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CHAPTE R The Foreign Postdoctoral From the point of view of research productivity, the question of the nationality of the investigator is irrelevant. The important question is "Can he contribute?" The answer depends on the previous training and research record of the individual, on his motivation and persistence, on his ability to work effectively with the other members of the research group, and, of course, on his native ability. It is possible in the first approximation to attrib- ute national characteristics to the style of education, to the mode and breadth of research activities, and to the cultural attributes that describe personality and drive, but these are the components of a stereotype and are particularly inappropriate when one is looking for the creative researcher. From the point of view of research in the American setting, which is sup- ported mainly by tax funds and often directed toward problems arising from the American national desires, the nationality of the investigator may raise questions with political overtones. If we restrict ourselves to postdoctoral re- search, those questions take the following forms: Are American scientists being displaced from postdoctoral positions by foreigners? Is the foreign scientist being exploited by being paid a lower salary than his American counterpart for comparable work? Is the foreign scientist merely doing our research for us, or is he being pre- pared for a position in his home country? 205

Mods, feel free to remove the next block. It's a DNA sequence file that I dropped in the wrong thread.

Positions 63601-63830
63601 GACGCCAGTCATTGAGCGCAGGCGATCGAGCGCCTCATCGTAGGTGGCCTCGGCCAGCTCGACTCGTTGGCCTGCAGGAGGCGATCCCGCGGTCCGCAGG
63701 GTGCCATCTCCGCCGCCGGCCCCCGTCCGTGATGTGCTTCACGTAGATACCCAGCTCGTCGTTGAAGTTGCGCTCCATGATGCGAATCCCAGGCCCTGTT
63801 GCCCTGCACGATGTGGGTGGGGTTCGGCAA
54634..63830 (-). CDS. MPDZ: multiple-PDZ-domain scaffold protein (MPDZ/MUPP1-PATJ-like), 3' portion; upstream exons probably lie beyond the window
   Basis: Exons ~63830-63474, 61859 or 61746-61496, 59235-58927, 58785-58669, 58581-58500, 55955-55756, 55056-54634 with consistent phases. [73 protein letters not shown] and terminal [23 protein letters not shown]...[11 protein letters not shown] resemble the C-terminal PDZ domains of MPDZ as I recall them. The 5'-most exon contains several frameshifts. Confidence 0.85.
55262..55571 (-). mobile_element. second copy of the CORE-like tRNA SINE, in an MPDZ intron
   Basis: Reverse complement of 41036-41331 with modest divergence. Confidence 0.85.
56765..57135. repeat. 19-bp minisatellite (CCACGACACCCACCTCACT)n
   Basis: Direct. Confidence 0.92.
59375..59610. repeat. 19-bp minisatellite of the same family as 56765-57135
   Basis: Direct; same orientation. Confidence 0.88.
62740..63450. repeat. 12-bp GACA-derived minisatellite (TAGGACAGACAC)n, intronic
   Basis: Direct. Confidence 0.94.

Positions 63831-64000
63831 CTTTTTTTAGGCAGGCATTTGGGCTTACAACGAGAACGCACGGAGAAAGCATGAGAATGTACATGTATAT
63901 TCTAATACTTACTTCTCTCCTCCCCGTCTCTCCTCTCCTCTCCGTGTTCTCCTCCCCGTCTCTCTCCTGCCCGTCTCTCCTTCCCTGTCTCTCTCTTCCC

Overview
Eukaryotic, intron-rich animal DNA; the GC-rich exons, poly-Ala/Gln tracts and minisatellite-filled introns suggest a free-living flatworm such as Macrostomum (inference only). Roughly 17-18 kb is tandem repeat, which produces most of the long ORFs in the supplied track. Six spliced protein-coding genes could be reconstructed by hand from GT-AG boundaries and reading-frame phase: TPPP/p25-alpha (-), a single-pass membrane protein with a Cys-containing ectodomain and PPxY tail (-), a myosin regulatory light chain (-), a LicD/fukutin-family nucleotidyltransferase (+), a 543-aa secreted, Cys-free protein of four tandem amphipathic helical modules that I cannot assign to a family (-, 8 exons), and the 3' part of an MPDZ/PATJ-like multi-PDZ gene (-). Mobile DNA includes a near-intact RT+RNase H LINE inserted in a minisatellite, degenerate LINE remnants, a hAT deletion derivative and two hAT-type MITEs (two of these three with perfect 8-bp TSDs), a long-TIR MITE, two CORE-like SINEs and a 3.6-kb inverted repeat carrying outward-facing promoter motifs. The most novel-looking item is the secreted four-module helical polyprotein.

206 THE FOREIGN POSTDOCTORAL If the foreign scientist returns to his home country, have we lost in salary and research expenses more than we received in research accomplished? If the foreign scientist wishes to stay in the United States, what is our responsibility to his home country? It is difficult to answer these questions, due to the policy vacuum in which they are posed and in which postdoctoral study in general is supported. Except in the specific fellowship and traineeship programs (many of which exclude foreign participation), postdoctoral s are essentially "hired hands" as far as the supporting agency is concerned. Although some programs of some agencies ask for names and credentials of postdoctoral s supported on research grants and contracts, the majority of programs provide the necessary funds on the basis of the judgment of the agency as to what the most efficient level of effort will be for the proposed research. The professor is given a "hunting license," i.e., the funds to pay for an as yet unspecified postdoctoral. The decision on the identity of the postdoctoral is made locally by the faculty member with what- ever review is provided by his departmental colleagues or the university admin- istration. There is no federal policy or national consensus among the universi- ties regarding the nature of the appointment except that it is to assist the research effort. Since 81 percent of the foreign postdoctorals in the physical sciences and 68 percent of those in the biological sciences are supported from research grants, this lack of policy is particularly pertinent to the questions raised above. If the purpose of postdoctoral appointments is solely to make the research more efficient (and this is the argument made especially by the mission- oriented agencies), a professor would be derelict if he did not seek the best assistance he could find for the money. If it is possible to hire a more experi- enced foreign scientist for the same salary he would have to pay an inexperi- enced American PhD,1 then he would be prudent to do so. The reasons that may prompt the foreign scientist to take the position, the training experience that may be present in the postdoctoral appointment, and the relevance of the research for the country from which the scientist comes are deemed not to be the responsibility of the agency program officer. The congressional man- date is to procure research to fulfill the mission of the agency. In some cases the language of the enabling legislation explicitly excludes training as an allowable expenditure. That training takes place is, officially, serendipitous; if the appointment is structured to enhance the training at the expense of efficiency, the procedure is probably illegal. Training does occur, however, and at the time of our census of postdoctor- als almost 5,000 foreign scientists were enjoying the experience.2 Although 1 See Chapter 9. 2 Because of the large foreign component of the postdoctoral population, many of the tables in previous chapters of this report have presented data for U. S. citizens and for-